Although trench isolation saves silicon for more FETs and passive devices, this isolation technique produces parasitic transistors due to the source and drain impurities of the FET at the edges of the trench and the gate electrode crossing over and being recessed in the trench. These parasitic transistors are detrimental to the integrated circuit for at least two reasons. They increase the OFF current of the FETs, and they turn on at a lower voltage than the FETs and create a "subthreshold kink" in the current-voltage (ID -VG) characteristic curve. As the FETs are designed with smaller and smaller dimensions for higher levels of integration, the applied voltage to the FET is being lowered and the detrimental influence of the parasitic edge transistor on the operation of integrated circuit becomes even greater.

In addition, if a metal silicide is used as part of the gate electrode, junction leakage or breakdown may occur if the fabrication process allows the silicide to be in close proximity with the metallurgical junctions of the source and drain. Shorting also may occur if the metal silicide extends below metallurgical junction in the trench.

SUMMARY OF THE INVENTION

Accordingly, it is an object of the present invention to provide a method of fabricating an integrated circuit with trenches, without parasitic edge transistors, for isolating FET transistors from each other without degrading the FETs operating characteristics.

Another object of the present invention is to provide a trench fabrication method in which the quality of the gate oxide can not be degraded during processing because no thinning of the gate oxide occurs in the trench edges or corners.

Still another object of the present invention is to provide a trench fabrication method which permits the use of metal silicide as part of the gate electrode without the possibility of junction leakage, breakdown and shorting.

A further object of the present invention is to provide a trench fabrication method of an integrated circuit is simpler to implement in manufacturing than known trench fabrication methods.

In accordance with the present invention, a semiconductor material, such as a silicon wafer, is formed with a layer capable of being conductive and function as a gate electrode, such as polysilicon after it is doped with an impurity, and with a gate insulating layer, such as an oxide, sandwiched between the silicon surface and the polysilicon. With an etch protective layer, which may also function as a polish protective layer, such as silicon nitride, covering the polysilicon surface, active areas are defined containing the FETs throughout the silicon wafer. Grooves are etched into the silicon, on the sides of the active areas, after etching through the protective layer, the gate electrode layer and the gate insulating layer into the silicon, and are filled with an insulating material to form trenches with their upper surface level with surface of the gate electrode layer after removal of the protective layer and planarization. The gate electrodes are defined and the layers between the defined gate electrode and the trenches are removed preferably sidewalls are formed on the sides of the gate electrodes and the exposed sides of the trenches. The fabrication of the FETs in the active areas are now completed using conventional processes techniques.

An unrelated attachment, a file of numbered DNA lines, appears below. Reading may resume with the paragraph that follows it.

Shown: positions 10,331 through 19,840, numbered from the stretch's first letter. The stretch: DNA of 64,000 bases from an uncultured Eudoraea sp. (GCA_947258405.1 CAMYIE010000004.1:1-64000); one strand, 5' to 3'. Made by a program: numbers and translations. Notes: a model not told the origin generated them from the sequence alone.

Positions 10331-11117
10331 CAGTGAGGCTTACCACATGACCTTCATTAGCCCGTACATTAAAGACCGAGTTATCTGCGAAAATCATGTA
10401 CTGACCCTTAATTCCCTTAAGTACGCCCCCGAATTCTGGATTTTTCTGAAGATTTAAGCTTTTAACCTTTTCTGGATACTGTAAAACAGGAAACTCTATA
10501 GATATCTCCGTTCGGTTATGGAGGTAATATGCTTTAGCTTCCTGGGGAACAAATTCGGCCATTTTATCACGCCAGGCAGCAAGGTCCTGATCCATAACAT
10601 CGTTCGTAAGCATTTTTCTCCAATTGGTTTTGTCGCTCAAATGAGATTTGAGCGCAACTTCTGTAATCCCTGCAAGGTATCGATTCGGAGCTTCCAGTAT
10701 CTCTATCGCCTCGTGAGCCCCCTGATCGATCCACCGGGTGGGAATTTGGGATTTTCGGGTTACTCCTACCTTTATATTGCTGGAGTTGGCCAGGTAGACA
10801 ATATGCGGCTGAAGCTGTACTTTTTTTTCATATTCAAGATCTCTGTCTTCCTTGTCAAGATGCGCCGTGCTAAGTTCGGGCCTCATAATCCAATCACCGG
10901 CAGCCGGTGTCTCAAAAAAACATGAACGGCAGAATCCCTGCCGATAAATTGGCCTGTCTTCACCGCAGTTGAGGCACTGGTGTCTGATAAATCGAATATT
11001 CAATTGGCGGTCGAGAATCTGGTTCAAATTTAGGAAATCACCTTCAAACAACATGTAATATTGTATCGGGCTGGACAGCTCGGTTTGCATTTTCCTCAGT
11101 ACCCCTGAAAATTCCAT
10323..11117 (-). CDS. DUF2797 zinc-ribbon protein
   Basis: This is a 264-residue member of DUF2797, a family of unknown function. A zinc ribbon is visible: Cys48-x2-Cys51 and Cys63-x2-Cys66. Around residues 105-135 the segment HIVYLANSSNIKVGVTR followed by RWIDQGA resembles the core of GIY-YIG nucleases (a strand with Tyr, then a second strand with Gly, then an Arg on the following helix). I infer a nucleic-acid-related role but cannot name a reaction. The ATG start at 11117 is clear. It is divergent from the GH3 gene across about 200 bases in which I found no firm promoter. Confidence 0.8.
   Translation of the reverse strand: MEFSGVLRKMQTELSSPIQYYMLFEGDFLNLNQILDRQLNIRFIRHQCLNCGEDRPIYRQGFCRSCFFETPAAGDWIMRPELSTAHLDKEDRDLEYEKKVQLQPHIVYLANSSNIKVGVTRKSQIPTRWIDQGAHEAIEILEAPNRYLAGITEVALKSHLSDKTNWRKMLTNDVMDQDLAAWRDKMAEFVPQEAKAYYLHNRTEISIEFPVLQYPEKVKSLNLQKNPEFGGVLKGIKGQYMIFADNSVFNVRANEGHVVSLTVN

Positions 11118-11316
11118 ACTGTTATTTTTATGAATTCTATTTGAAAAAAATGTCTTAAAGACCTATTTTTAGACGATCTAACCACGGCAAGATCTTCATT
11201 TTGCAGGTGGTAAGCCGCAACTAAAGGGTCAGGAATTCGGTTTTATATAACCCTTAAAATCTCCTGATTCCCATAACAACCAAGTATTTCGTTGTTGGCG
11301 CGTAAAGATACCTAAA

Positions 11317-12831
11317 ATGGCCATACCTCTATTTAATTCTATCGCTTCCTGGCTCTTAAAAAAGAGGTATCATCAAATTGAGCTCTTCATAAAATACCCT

In accordance with another aspect of the present invention, the integrated circuit comprises an active area in which the upper surface of gate electrode of a FET in the active area is substantially in the same plane as the upper surfaces of isolating trenches on opposite sides of the active area. Preferably, insulating sidewalls are formed on the walls of the trenches prior to the formation of the source and drain of the FET and the gate electrode includes a metal silicide.

BRIEF DESCRIPTION OF THE DRAWINGS

The foregoing and other objects, aspects and advantages will be better understood from the following detailed description of a preferred embodiments of the invention with reference in the drawings, in which:

FIG. 1 is a cross-sectional view of a portion of a silicon wafer.

FIG. 2 is a cross-sectional view of the portion of the silicon wafer of FIG. 1 with a gate insulating layer thereon.

FIG. 3 is a cross-sectional view of the portion of the silicon wafer of FIG. 2 with an etch protective layer on the gate insulating layer in the fabrication method of the prior art, and both the etch protective layer and the gate insulating layer are etched in the pattern of groove opening for the trenches.

FIG. 4 is a cross-sectional view of the portion of the silicon wafer of FIG. 3 with groove openings filled with an insulating material which is recessed from the top of the groove in the fabrication method of the prior art.

FIG. 5 is a cross-sectional view of the portion of the silicon wafer of FIG. 4 with the defined gate electrode on the gate insulating layer in the fabrication method of the prior art.

FIG. 6 is a plan view of the portion of the silicon wafer of FIG. 5 showing the defined gate electrode in the active areas and crossing the insolation trenches with the lower active areas containing a metal silicide in the source and drain regions in the fabrication of the prior art.

FIG. 7 is a cross-sectional view of the plan view of the portion of the silicon wafer of FIG. 6 taken across lines 7--7 of FIG. 6 showing the gate electrode in the recesses of the trenches in the fabrication method of the prior art.